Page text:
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Declutter with Purpose

March 29, 2019

Wisconsin has finally unthawed! Tulips and daffodils are emerging after a long winter’s nap, the Milwaukee Brewers are back on the field, and indoors, many of us have begun that ritual known as spring cleaning. Along with the usual washing, dusting, yard cleanup and the like, Marie Kondo’s book The Life-Changing Magic of Tidying Up has spearheaded a decluttering trend, which some of us include on our spring cleaning chore lists. After careful purging, sorting, and packing stacks of those material objects that no longer spark joy, now what?

A first step most of us take is to donate items to a local resale or thrift shop. Most of those stores are affiliated with a nonprofit group that is partially funded through the sales from store merchandise. This, of course, is an awesome way to help support the mission of a nonprofit organization doing great work. Although in January, the “Today” show reported how second-hand stores have reported a dramatic uptick in donations, possibly due to Kondo’s book and new Netflix series, “Tidying Up.” Maybe it’s time to spread the bounty around a bit, so here are some other ideas for repurposing clothing and household items:

  1. Homeless shelters, emergency services, and community church pantries: Many shelters are in need of gently used clothing for their homeless or indigent guests. Rather than reselling items to the public to make money, these services give donated clothing, shoes, or coats directly to those in need. Some shelters serve just men, some provide emergency shelter for women, and some serve families and accept clothing for children and infants.
  2. TerraCycle: This company provides a zero waste answer for unwanted clothing and fabric. You can order one of their recycling boxes online (terracycle.com) for your unwanted items. Once the company receives the items, they sort them and recycle, upcycle, or reuse as appropriate.
  3. Clothing swaps: Invite some friends over for a glass of wine, and have them bring a bag of unwanted clothes. Arrange the clothing on a table and tell everyone to have at it. There are also swap events throughout the area.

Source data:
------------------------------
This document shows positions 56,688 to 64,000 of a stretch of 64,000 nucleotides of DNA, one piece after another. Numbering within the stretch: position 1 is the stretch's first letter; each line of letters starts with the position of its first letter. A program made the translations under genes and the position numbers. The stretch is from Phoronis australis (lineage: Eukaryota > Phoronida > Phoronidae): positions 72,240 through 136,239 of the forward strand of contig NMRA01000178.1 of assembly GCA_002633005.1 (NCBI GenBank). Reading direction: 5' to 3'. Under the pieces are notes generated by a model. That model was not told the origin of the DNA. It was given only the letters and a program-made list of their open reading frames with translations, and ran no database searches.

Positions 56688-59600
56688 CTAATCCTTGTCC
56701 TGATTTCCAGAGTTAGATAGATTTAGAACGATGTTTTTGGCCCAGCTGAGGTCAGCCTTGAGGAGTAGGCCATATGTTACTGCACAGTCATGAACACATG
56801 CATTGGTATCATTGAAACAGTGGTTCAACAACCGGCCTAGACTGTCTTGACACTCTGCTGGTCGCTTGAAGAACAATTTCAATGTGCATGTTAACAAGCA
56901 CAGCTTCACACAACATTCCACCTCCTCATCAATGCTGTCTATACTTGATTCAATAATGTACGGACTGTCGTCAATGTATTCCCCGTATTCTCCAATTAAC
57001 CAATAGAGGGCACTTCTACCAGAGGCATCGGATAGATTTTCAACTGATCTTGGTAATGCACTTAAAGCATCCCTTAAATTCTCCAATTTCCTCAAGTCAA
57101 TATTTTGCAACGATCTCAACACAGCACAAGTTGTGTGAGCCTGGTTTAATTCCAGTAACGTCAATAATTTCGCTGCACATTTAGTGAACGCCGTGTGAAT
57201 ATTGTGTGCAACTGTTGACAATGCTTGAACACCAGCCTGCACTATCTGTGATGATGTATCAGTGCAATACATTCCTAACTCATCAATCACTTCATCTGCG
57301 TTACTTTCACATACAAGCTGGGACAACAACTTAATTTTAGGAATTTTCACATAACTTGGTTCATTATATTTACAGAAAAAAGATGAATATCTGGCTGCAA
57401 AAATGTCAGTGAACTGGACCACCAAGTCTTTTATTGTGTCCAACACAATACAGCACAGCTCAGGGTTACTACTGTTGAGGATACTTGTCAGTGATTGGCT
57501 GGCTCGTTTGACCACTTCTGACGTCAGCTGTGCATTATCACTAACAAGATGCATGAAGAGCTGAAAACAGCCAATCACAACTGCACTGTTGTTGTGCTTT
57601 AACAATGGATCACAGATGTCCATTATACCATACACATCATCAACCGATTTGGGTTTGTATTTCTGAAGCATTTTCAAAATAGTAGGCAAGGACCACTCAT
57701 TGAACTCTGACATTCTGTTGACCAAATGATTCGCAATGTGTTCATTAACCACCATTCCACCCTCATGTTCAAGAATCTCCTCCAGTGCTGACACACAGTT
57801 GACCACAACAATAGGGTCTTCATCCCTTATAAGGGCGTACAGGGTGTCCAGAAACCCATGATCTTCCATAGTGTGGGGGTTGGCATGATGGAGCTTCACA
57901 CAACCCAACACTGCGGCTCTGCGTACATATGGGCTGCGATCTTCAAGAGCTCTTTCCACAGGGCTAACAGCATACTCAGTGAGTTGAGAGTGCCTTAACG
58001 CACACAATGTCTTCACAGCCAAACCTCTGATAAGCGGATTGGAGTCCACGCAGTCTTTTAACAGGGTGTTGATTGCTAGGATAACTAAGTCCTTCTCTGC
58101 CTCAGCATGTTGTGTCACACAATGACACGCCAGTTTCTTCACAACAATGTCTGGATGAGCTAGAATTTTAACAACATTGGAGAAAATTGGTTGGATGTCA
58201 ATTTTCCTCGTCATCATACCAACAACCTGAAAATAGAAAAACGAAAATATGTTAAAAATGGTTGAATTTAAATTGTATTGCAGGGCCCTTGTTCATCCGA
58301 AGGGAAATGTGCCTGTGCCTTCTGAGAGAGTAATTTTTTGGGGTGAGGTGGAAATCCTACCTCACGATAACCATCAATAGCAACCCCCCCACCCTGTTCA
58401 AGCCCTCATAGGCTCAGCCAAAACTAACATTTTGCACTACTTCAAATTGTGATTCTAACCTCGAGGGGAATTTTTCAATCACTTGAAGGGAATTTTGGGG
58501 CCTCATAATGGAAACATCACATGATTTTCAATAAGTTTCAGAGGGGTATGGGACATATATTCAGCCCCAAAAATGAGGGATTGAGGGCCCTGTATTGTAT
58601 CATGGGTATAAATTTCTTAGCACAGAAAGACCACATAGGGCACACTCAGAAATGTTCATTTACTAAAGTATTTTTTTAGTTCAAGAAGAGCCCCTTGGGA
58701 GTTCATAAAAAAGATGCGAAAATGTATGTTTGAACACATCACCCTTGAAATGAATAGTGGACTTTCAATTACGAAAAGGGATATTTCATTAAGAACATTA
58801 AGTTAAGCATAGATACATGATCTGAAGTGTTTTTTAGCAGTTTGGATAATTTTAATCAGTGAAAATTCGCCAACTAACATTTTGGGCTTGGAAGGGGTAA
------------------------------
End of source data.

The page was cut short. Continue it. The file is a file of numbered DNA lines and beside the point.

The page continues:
4. Fix or repair: A small tear or a missing button are easy fixes and can extend the life of a garment. Keep a basic sewing kit on hand with a couple of different sized needles and basic colors of thread. If you don’t know how to sew, no problem—many people do, so chances are you know someone who can help you out. There are also tailoring shops income communities, and many dry cleaners also offer tailoring and alteration services.
  5. Rags: If there’s an item that’s no longer usable, cut it into squares for rages to use for washing the car, dusting, or other chores.

I always have a sense of accomplishment after purging drawers and closets and sending items on to a new life. But the ideal solution is to choose our consumables carefully and not generate so much unnecessary clutter in the first place. When shopping for new clothing, try to avoid fast fashion that will quickly go out of style (looking at you, cutout shoulder tops!) and choose classic looks that can be mixed and matched. Be conscious while shopping and consider whether you really need that eighth pair of dress shoes or T-shirts in every color of a box of crayons. Shop out of necessity rather than just for fun. Spending our money on experiences instead of excessive consumables can create memories more fulfilling than buying a new pair of jeans, and memories from those experiences can ultimately spark joy for years to come.

Sheila Julson is a freelance writer and regular contributor to Natural Awakenings magazine.

 

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